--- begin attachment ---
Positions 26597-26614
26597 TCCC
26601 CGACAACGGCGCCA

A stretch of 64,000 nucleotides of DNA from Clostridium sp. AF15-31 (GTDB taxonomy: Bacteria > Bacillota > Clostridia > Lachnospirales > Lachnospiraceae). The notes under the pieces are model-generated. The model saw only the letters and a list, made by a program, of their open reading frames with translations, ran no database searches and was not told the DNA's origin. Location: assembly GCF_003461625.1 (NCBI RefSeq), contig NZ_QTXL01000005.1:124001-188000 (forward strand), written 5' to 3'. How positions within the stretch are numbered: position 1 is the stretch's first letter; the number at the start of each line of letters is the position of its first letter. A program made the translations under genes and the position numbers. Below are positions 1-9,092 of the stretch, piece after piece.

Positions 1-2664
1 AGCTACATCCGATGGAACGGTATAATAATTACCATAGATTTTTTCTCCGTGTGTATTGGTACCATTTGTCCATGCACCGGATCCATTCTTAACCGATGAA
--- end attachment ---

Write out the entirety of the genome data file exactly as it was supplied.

Positions 26597-26614
26597 TCCC
26601 CGACAACGGCGCCA

A stretch of 64,000 nucleotides of DNA from Clostridium sp. AF15-31 (GTDB taxonomy: Bacteria > Bacillota > Clostridia > Lachnospirales > Lachnospiraceae). The notes under the pieces are model-generated. The model saw only the letters and a list, made by a program, of their open reading frames with translations, ran no database searches and was not told the DNA's origin. Location: assembly GCF_003461625.1 (NCBI RefSeq), contig NZ_QTXL01000005.1:124001-188000 (forward strand), written 5' to 3'. How positions within the stretch are numbered: position 1 is the stretch's first letter; the number at the start of each line of letters is the position of its first letter. A program made the translations under genes and the position numbers. Below are positions 1-9,092 of the stretch, piece after piece.

Positions 1-2664
1 AGCTACATCCGATGGAACGGTATAATAATTACCATAGATTTTTTCTCCGTGTGTATTGGTACCATTTGTCCATGCACCGGATCCATTCTTAACCGATGAA